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Green files articles of impeachment against Trump, setting up floor vote

The Hill logo The Hill 7/17/2019 Cristina Marcos
Al Green looking at the camera: Green files articles of impeachment against Trump, setting up floor vote © Stefani Reynolds Green files articles of impeachment against Trump, setting up floor vote

Rep. Al Green (D-Texas) filed articles of impeachment against President Trump on Tuesday under a process that will force a House floor vote by the end of this week.

Green introduced his articles of impeachment after the House passed a resolution largely along party lines condemning Trump for suggesting that four progressive freshman congresswomen of color - Reps. Alexandria Ocasio-Cortez (N.Y.), Ayanna Pressley (Mass.), Ilhan Omar (Minn.) and Rashida Tlaib (Mich.) - should "go back" to their countries.

Green said that the House should go beyond condemning Trump and move to remove him from office.

It will be the third impeachment floor vote forced by Green in the last two years, but the first since Democrats took control of the House.

Green previously forced procedural votes on articles of impeachment against Trump in December 2017 and January 2018. Both efforts drew the support of about 60 House Democrats.

A total of 84 House Democrats currently support launching an impeachment inquiry, as well as Independent Rep. Justin Amash (Mich.), according to The Hill's whip list. But Democratic leaders - and the majority of the caucus - are not yet on board as they seek to continue ongoing investigations of the Trump administration.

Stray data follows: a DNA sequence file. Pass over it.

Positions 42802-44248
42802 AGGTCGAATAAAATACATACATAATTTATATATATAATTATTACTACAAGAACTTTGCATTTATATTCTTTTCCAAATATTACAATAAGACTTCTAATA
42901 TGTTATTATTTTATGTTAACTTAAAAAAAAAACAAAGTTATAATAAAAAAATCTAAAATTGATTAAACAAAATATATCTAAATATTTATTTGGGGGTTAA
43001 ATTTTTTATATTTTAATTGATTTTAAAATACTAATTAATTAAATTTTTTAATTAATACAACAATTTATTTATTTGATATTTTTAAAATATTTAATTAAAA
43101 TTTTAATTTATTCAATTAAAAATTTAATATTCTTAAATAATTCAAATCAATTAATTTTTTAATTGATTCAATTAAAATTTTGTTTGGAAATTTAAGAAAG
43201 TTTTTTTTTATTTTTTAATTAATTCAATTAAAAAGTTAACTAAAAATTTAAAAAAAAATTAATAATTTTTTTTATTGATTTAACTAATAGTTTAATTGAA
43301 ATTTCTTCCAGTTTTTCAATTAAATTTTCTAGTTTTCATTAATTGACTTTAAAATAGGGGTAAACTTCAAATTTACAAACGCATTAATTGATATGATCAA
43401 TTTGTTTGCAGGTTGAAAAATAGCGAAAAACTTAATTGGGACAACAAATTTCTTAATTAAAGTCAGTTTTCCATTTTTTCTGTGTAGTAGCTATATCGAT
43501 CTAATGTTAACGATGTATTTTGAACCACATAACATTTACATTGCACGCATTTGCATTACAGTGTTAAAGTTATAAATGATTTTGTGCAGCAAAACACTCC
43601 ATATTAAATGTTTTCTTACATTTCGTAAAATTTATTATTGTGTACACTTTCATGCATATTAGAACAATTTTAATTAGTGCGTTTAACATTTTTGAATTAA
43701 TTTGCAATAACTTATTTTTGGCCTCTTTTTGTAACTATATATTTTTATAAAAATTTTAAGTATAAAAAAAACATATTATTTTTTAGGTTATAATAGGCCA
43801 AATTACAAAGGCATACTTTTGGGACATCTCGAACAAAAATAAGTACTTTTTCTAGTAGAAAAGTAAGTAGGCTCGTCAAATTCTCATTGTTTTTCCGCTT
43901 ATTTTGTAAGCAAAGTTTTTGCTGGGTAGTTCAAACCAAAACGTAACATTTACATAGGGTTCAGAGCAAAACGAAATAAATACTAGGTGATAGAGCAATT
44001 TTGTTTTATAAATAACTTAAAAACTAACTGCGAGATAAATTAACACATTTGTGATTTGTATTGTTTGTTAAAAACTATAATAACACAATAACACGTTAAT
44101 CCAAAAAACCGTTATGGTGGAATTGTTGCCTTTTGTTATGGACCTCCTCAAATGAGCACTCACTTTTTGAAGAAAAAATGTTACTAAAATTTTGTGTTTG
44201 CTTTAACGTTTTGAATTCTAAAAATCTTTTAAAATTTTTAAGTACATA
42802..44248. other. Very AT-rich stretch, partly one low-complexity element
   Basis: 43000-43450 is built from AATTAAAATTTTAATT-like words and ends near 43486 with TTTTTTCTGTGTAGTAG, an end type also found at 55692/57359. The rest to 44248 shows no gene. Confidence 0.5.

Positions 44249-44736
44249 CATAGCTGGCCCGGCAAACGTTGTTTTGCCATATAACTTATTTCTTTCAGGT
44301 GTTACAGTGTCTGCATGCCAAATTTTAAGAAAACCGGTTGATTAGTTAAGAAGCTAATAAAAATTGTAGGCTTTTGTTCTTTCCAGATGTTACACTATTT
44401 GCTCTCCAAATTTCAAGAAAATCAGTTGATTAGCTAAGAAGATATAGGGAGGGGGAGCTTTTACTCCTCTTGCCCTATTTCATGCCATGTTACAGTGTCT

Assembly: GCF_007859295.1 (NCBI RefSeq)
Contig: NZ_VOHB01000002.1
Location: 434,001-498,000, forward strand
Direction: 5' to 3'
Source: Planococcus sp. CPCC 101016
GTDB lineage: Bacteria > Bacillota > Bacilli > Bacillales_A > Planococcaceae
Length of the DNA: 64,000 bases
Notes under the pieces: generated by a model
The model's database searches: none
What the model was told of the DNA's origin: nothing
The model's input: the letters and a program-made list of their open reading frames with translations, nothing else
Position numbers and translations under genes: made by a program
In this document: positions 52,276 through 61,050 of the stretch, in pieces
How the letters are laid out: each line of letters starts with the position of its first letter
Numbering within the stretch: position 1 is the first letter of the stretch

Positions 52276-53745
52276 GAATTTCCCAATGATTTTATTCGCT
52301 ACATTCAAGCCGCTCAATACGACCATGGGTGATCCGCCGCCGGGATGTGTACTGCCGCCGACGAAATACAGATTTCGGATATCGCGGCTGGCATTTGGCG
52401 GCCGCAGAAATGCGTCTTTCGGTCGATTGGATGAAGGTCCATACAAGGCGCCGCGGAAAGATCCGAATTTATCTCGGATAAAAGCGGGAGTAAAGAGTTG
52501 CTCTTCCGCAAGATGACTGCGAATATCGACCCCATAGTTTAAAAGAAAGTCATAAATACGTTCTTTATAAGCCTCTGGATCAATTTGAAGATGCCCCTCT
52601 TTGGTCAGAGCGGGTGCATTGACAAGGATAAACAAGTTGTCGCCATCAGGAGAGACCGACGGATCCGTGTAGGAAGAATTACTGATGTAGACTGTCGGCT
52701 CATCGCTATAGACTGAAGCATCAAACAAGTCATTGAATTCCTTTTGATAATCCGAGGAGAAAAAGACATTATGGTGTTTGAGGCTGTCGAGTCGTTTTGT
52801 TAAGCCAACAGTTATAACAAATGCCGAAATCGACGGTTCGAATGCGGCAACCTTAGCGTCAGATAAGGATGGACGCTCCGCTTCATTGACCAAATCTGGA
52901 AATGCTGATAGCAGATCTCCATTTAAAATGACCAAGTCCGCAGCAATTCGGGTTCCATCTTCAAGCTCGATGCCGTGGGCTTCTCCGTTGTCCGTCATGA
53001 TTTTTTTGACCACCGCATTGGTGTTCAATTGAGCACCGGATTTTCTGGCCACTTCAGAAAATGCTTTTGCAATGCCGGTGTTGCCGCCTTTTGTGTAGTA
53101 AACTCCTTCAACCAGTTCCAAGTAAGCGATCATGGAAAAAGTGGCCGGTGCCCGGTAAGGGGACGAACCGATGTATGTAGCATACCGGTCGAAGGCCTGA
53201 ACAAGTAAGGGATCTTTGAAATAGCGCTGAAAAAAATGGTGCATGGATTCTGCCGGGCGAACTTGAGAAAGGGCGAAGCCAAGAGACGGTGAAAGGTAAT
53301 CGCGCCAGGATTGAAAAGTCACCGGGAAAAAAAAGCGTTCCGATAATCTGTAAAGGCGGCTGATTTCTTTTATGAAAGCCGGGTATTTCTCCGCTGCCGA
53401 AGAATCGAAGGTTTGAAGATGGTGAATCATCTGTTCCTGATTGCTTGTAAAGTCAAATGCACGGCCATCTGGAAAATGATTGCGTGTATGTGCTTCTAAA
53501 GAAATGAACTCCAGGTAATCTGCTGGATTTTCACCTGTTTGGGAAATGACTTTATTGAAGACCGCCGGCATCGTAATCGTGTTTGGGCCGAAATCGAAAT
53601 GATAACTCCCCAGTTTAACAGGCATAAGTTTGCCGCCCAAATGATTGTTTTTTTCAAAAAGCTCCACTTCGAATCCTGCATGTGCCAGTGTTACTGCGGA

A floor vote will force all House Democrats to go on the record about an issue on which they have yet to reach consensus.

Green read aloud his articles of impeachment on the House floor, saying Trump is "unfit to defend the ideals that have made America great" and "unfit to ensure domestic tranquillity" and "promote the general welfare."

As he did in his previous articles of impeachment, Green accused Trump of having "sown seeds of discord among the people of the United States" by inflaming racial tensions and "brought the high office of president of the United States in contempt, ridicule, disgrace and disrepute."

Green, a member of the Congressional Black Caucus, forced the vote in January 2018 after The Washington Post reported Trump described African nations as "shithole countries."

Some Democrats in favor of impeachment said Tuesday that Green's timing isn't ideal given that former special counsel Robert Mueller will be testifying before Congress next week about his report on whether Trump obstructed justice in the investigation into Russia's election interference. Those Democrats, however, said that they would likely vote in favor of Green's latest effort.

Green gave House Democratic leaders a heads-up that he would be filing the articles of impeachment on Tuesday.

He filed them as a "privileged" resolution, which under House rules must be considered on the floor within two legislative days. That means the House will have to take action by Thursday.

When Green forced votes in 2017 and 2018, House GOP leaders - then in the majority - moved to table his impeachment resolutions. Democratic leaders could choose to allow a direct up-or-down vote on Green's resolution or move to table it.

Earlier Tuesday, House Majority Leader Steny Hoyer (D-Md.) said Democratic leaders hadn't yet decided how to handle Green's resolution on the floor. But he reiterated that they believe impeachment is still premature.

"I think we need to hear from [Mueller] and analyze what he had to say," Hoyer said. "I think there's a lot of information to come, and we'll see - as the Speaker has said - where it leads us."

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